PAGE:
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Something is deeply broken in OS X memory management (Lion performance problems part 3)

(Mountain Lion update: possibly fixed.)

I’ve been doing some investigation with Perry Metzger into what appears to be a huge problem with memory management in Lion (I, but not everybody, have seen this going back to Snow Leopard, though it’s worse in Lion. This may have something to do with the fact that I was running the 64-bit kernel on SL and most other people weren’t.)

The main symptoms that we’ve encountered:

  • Frequent beachballs, particularly when switching applications and sometimes even tabs.
  • General overall slowness and poor UI responsivness.
  • Specific and drastic slowdowns on every Time Machine run.
  • High memory utilization in Safari Web Content, mds, and kernel_task processes.
  • Large numbers of page outs even with a good deal of available RAM.
  • High amounts of RAM marked as inactive which is not readily freed back to other applications, with page outs favored.

The core issue seems to be that the virtual memory manager is bad at managing which pages should be freed from the inactive state and which ones should be paged out to disk (and, consequently, back from disk). There seem to be at least two distinct problems here, though it’s difficult to tell for sure without proper instrumentation - 1) program data is not well prioritized to remain in physical RAM over buffer data, and 2) the garbage collection algorithm may require that all of a program’s data be in physical RAM before collection can happen, causing extensive paging.

High disk activity from time machine and spotlight (mds) seems to cause a lot of pages of program memory to get thrashed out to disk to make room for the disk buffer pages. This manifests itself as basically every process waiting for the disk, an incredible performance drop across the board, frequent beach balls, very high amounts of inactive memory which doesn’t seem to get freed, and high numbers of page outs even with memory available. I was able to get some temporary benefit out of running the purge command to blow away the disk cache (see part 1 and part 2), but the problem returned after not much time. I’ve seen several blog posts recommending disabling the dynamic pager in Snow Leopard, but thought that was a fairly drastic step until Perry recommended it.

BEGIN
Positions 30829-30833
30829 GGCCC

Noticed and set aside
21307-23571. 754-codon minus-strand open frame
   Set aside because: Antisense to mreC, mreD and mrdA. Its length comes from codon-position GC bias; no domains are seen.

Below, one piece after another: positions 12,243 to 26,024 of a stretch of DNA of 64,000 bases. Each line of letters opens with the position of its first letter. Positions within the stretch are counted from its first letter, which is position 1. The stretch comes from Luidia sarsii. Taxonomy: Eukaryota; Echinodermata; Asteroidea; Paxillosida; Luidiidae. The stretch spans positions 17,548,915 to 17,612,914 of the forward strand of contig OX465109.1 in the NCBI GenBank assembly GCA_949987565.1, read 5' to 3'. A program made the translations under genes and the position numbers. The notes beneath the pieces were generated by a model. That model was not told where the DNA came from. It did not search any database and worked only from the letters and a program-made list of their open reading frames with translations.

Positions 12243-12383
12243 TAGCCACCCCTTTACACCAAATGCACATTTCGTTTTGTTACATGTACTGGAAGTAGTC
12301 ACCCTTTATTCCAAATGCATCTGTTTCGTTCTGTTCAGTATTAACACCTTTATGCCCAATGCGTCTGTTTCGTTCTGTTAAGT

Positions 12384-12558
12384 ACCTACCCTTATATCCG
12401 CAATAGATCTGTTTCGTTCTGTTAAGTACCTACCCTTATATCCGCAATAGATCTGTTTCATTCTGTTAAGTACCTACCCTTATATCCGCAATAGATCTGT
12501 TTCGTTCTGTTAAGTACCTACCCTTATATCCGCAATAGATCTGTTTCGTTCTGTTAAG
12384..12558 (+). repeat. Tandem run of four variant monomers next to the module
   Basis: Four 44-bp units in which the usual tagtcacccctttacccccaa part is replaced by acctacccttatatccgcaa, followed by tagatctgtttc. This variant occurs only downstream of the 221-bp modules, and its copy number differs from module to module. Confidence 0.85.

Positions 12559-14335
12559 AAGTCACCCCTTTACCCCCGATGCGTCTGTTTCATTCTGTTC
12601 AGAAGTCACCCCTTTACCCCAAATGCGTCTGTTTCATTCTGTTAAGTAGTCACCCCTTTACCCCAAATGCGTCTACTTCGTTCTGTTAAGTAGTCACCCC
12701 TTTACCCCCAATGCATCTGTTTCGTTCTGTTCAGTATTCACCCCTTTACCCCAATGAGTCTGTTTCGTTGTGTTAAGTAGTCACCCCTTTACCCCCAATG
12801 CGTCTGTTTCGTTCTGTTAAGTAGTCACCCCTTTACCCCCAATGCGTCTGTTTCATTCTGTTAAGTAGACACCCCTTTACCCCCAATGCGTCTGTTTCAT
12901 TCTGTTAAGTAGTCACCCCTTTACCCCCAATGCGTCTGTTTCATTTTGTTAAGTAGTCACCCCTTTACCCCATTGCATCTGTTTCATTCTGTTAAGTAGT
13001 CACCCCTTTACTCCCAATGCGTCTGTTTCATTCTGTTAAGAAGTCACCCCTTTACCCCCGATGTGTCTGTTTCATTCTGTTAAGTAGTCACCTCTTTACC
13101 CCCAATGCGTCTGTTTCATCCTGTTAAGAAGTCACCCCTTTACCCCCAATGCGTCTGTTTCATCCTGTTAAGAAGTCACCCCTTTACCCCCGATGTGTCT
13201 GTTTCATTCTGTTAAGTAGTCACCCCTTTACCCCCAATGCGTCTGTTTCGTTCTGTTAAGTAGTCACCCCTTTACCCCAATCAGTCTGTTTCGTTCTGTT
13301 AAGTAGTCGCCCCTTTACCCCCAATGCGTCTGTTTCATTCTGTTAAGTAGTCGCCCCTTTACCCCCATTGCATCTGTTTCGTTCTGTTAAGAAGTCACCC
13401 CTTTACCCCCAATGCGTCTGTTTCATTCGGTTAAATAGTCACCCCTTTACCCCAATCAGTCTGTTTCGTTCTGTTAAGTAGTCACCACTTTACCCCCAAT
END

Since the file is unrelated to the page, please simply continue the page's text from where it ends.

The results here are dramatic - after rebooting, both of my machines (mac pro with 32GB and macbook pro with 8GB) are running viscerally and noticeably faster. Many operations which used to have a delay became instantaneous - task switching, viewing thumbnails in Lightroom, switching windows/tabs in Safari. I didn’t realize until it went away just how much I’d been waiting for the most mundane things. Even under very high load, the entire system is very responsive now.

The only downside I can see is that things would likely start crashing if physical RAM actually runs out, but I’ve noticed that the footprint of all of my apps seems to be much lower. Just keep an eye on RAM (it helps to run Activity Monitor and make the dock icon show free memory - you can configure that by right clicking on the dock icon). 

Ostensibly, this is “risky”, but so far the effects only seem beneficial. Likely the worst thing that will happen is that the OS will kernel panic if it completely runs out of memory, though it may not even be that bad - there seems to be some speculation that the system may turn on the dynamic pager automatically if system memory gets too low; I haven’t encountered that, though I have noticed that if I top out physical RAM, the page out count does go up. I have no immediate explanation for that.

I can’t recommend this as a long term solution - Apple should fix this - but in the meantime, it seems to be having great results for me. Here’s how much of a difference it is: I was going to turn it back on to collect some comparative numbers for this post, but I couldn’t bear to cripple my machine again.

To deactivate the dynamic pager:

sudo launchctl unload -w /System/Library/LaunchDaemons/

followed by a reboot. You can turn it on again with

sudo launchctl load -wF /System/Library/LaunchDaemons/

Some references:

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